- Showing payment by wages to dummy workers
- The receipts like bad debts recovered sole of scrap etc may be concealed.
- Cash received from sales may be pocketed.
2. Misappropriation of goods
Misappropriation of goods leads to defalcation of products. It is done in the concerns which produces the goods and services. Defalcation of goods can be done by:
- Issuing false credit notes to customers for sale returns.
- Goods may be stolen by employees from the godowns.
3. Manipulation of accounts
Manipulation of accounts is done by upper level management. This fraud is done intentionally and involve large amount of funds.
The accounts are manipulated by for:
- Showing low profits than the actual ones.
- Showing more profits than the actual ones.
- Overvaluation or undervaluation of stock.
The above types of frauds are avoided by installing the system of record-keeping, periodical checking should be arranged.
Detection and prevention of errors
Errors are the result of carelessness on the part of the person preparing the accounts. It is an unintentional mistake on the part of the accountant.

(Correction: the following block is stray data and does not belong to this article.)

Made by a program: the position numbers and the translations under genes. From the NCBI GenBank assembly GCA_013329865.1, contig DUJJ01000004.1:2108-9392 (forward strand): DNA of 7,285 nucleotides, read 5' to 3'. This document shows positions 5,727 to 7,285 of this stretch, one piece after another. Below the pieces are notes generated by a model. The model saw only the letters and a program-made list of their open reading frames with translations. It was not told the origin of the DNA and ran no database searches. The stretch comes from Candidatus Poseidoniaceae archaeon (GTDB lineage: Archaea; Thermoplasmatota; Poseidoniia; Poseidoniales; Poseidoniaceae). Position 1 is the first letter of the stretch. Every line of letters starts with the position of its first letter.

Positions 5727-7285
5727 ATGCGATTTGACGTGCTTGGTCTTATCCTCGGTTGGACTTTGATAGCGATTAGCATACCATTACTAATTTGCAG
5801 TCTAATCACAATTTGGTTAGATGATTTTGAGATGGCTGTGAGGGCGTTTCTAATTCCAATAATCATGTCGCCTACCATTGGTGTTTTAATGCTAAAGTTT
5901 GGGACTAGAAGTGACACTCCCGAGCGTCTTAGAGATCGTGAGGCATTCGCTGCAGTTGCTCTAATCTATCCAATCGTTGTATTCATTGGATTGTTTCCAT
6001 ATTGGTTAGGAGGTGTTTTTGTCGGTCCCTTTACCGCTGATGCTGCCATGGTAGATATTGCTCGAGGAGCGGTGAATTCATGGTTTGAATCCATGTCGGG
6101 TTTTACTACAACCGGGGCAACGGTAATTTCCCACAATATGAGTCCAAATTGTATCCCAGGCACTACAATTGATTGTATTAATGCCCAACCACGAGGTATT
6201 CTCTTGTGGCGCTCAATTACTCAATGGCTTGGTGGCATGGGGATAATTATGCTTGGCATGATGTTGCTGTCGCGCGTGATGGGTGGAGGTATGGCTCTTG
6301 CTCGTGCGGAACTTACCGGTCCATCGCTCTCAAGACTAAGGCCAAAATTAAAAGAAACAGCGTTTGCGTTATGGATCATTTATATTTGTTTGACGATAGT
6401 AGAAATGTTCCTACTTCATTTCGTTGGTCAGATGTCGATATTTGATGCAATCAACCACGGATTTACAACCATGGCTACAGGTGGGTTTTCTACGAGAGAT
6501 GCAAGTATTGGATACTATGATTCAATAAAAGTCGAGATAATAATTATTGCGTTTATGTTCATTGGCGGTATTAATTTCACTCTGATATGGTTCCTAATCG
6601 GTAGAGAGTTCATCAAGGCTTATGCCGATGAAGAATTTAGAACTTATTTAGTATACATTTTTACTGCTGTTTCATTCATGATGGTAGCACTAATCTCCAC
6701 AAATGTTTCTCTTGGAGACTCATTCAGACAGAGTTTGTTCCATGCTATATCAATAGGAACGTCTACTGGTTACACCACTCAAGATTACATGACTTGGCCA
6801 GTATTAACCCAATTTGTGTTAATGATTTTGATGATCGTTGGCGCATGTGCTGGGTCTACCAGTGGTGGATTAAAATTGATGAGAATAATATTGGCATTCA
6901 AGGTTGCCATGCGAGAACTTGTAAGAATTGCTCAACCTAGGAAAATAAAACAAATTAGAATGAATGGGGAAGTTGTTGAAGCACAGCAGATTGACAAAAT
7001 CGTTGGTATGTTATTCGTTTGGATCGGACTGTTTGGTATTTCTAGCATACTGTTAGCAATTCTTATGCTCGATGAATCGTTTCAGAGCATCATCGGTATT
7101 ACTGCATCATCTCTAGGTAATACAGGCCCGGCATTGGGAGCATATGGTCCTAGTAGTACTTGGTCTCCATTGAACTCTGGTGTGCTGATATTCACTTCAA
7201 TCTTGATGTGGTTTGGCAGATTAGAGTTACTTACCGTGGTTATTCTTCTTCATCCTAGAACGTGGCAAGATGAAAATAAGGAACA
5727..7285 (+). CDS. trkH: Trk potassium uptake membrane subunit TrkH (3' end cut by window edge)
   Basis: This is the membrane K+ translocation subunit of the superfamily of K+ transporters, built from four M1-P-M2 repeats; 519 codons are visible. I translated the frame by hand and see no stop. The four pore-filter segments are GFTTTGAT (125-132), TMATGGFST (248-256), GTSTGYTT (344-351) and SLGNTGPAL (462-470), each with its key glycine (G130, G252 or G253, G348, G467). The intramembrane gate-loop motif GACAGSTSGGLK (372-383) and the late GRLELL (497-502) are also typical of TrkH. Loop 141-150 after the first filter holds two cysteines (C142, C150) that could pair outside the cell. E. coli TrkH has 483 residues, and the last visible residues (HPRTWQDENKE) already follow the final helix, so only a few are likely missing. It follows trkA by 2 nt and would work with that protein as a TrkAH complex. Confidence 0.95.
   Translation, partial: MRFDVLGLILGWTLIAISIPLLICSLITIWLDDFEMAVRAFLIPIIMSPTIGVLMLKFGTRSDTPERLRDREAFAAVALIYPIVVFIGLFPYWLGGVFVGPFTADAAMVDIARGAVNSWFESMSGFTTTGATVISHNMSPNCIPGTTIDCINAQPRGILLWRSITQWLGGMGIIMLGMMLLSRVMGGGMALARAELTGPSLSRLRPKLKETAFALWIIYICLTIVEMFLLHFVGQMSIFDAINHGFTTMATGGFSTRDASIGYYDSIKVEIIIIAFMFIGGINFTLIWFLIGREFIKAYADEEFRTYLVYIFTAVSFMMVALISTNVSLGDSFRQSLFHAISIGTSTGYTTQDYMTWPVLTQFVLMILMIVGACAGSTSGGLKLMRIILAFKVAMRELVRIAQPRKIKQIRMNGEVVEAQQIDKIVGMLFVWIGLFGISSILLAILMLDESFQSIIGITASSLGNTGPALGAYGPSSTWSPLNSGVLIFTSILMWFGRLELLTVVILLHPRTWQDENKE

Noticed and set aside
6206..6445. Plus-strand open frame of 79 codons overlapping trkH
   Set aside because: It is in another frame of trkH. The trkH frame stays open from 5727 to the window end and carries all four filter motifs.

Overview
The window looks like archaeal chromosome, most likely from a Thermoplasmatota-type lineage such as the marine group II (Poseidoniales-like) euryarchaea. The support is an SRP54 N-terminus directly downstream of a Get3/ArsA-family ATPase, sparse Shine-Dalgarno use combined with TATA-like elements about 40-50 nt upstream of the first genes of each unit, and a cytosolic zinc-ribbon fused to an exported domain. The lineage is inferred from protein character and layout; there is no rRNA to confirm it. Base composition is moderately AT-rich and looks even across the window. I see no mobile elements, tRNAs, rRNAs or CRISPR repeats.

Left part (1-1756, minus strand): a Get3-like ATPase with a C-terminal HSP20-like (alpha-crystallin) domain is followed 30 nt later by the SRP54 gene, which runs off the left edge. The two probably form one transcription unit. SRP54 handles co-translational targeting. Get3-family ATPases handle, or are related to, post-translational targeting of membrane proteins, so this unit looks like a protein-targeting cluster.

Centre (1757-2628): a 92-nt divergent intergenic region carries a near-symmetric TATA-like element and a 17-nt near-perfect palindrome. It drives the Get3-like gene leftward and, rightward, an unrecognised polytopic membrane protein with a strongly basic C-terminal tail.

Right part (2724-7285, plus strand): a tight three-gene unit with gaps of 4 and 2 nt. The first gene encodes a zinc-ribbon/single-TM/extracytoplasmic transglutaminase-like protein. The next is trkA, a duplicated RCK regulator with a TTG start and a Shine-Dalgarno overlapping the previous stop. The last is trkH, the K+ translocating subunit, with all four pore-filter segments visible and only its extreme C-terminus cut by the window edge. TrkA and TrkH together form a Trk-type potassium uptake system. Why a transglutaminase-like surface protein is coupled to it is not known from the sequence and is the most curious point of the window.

1. Errors of principle
When principles of book-keeping and accountancy are not followed in the treatment and recording of item of a transaction, it is known as error of principle.
Example of error of principle are:
- Item of income posted to -personal account
- Revenue items treated as capital items.
- Wrong valuation of assets.
2. Errors of omission
When a transaction is omitted from the books of accounts, it is known as error of omission.
Omission may be
Examples of error of omission are:
- Omission of purchases from purchases day book.
- Omission of sales from sales day book.
3. Errors of commission
When entries made in the books of original entry or ledger are incorrect, wholly or partially, such errors are errors of commission. These errors may be intentional or otherwise.
Examples of errors of commission are:
- Goods purchases for ₹1000 recorded as ₹100.
- Sales of 1000 posted to customer’s account as ₹100.
4. Errors of duplication
Errors of duplication arises when the transaction is recorded twice in journal and posted twice in ledger. These errors can be rectified by comparing the entries with the vouchers.
5. Compensating errors
When an error offsets the effect of another error, such error is known as compensating error, these errors are not easy to find out as these are not reflected in the trail balance.
Examples of compensating errors are:
-X’s account is debited with ₹90 short and credit side of his account is under-totalled by ₹90.
These errors can be located by checking the totals, posting and casting.
The auditor can remove the errors by
- Checking the totals of trial balance.
- Checking the recording of all enteries in the journal.
- Maintaining self-balancing ledger system.
It may be concluded that the main object of auditing is to form an independent judgement and opinion about the reliability of accounts. It also aims at showing fair view of financial statements.